RELIGION
09/29/2016 03:27 pm ET

Hindus Celebrate The Mother Goddess In Navratri Festival

Navratri is a celebration of the triumph of good over evil.
Participants dressed in traditional attire pose during rehearsals for Garba, a folk dance, ahead of Navratri, a festival duri
Amit Dave / Reuters
Participants dressed in traditional attire pose during rehearsals for Garba, a folk dance, ahead of Navratri, a festival during which devotees worship the Hindu goddess Durga and youths dance in traditional costumes, in Ahmedabad, India Sept. 27.

Navratri is the Hindu festival of nine nights dedicated to the glorification of Shakti, the feminine form of the Divine. It takes place during the Hindu calendar month of Ashwin

During these nine nights, the mother goddess is worshipped in nine different forms. Navratri culminates on the 10th day with the festivities of Vijayadasham, also known as Dussehra, which celebrates the triumph of good over evil. A common greeting during this festival is Shubh Navratri (Happy Navratri). 

However, Navratri is not always nine days in length. In 2016, for the first time since 2000, the festival will last 10 days, starting on October 1 and lasting until October 10. Durga Puja celebrations begin on October 7.

Navratri is celebrated all over India and among the Hindu diaspora with great fanfare. Prior to the festival, skilled artisans prepare clay models of the goddess in her various manifestations. Many Hindus take part in special ceremonies, rituals, fasts and festivities. People buy new clothes, prepare delicious sweets and buy gifts for family and friends.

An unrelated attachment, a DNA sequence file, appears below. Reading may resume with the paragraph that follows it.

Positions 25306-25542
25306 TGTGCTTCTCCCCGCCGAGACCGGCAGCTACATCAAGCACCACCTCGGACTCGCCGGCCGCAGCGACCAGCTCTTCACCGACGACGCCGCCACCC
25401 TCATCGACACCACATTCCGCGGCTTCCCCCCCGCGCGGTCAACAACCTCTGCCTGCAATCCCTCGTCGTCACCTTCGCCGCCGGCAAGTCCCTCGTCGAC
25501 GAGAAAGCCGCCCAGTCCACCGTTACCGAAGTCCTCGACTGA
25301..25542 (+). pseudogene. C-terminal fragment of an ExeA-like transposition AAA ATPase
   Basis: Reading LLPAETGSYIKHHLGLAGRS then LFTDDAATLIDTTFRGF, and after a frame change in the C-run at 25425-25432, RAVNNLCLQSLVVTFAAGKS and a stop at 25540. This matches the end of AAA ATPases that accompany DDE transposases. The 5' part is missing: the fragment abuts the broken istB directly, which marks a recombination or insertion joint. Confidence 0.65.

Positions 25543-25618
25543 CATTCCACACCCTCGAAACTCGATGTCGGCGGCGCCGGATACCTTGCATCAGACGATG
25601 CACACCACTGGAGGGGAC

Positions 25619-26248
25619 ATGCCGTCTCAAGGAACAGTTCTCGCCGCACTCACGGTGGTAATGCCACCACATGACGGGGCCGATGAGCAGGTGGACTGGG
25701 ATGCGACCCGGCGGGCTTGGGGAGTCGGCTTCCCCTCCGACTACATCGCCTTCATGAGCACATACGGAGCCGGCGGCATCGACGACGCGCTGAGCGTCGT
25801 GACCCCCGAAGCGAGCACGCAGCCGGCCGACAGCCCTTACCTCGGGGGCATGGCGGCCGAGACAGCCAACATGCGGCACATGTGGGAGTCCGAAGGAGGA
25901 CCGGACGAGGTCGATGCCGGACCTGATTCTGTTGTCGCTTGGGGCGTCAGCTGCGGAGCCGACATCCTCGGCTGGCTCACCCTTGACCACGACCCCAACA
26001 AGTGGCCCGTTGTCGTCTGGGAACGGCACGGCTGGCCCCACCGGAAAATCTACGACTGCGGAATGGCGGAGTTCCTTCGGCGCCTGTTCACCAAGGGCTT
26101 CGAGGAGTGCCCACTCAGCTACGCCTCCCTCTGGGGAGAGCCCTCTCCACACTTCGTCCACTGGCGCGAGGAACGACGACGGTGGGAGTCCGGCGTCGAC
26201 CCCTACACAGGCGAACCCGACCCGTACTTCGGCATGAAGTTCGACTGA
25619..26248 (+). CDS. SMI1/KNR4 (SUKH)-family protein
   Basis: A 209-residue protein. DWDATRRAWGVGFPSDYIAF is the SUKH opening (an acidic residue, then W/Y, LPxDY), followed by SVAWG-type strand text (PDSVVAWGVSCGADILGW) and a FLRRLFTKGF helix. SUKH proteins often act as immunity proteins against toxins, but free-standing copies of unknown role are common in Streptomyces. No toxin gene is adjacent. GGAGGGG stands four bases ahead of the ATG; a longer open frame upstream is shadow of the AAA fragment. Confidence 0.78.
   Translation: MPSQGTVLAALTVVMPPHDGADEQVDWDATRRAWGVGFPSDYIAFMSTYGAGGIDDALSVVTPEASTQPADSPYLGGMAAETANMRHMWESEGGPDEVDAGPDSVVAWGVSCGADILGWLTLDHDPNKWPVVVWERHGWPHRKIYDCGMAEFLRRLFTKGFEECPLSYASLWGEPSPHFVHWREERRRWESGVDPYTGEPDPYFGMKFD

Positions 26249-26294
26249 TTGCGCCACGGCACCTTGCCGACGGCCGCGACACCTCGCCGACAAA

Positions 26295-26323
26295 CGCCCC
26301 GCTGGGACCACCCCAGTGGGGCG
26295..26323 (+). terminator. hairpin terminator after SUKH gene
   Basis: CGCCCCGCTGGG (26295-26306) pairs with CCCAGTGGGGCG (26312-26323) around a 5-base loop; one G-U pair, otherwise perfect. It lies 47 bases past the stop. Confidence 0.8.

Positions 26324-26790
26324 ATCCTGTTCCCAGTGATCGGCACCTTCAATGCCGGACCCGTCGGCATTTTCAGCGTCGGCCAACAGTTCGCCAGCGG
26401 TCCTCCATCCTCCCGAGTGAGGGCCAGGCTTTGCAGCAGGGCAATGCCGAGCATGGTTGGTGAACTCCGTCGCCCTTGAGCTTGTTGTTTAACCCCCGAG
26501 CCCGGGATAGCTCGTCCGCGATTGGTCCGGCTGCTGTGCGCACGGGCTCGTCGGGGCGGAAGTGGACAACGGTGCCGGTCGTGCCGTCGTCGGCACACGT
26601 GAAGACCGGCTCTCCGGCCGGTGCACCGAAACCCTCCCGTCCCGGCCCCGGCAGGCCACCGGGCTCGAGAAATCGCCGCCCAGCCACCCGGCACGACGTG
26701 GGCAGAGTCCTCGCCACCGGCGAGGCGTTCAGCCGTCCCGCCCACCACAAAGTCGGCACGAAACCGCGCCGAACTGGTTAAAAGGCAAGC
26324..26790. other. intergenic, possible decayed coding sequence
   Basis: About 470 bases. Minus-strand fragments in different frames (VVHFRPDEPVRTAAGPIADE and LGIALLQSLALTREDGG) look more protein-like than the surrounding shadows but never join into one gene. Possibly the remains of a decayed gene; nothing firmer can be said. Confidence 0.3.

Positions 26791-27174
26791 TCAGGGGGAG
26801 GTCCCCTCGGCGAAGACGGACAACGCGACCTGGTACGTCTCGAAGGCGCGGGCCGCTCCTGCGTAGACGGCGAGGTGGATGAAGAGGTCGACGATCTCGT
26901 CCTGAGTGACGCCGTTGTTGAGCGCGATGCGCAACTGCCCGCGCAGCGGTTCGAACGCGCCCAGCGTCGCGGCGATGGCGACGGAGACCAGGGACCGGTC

During Navratri, many Hindus in Gujarat and elsewhere wear colorful costumes and perform a special type of vigorous dance known as garba. Traditionally, garbas are performed around an earthen lamp or images and statues of the mother goddess.

In eastern India and in the Bengali diaspora, celebrants worship the goddess, Durga. She is venerated in the form of a many-armed goddess riding atop a lion or a tiger, and stamping on the demon Mahishashura. On the 10th day following Navratri, the statue of the goddess Durga is taken through the streets in a procession accompanied with singing and dancing, to be immersed in a river or the sea.

In other parts of India, Dussehra marks the victory of Lord Rama over the demon king Ravana. In north India, huge effigies of Ravana are burnt on this day.  

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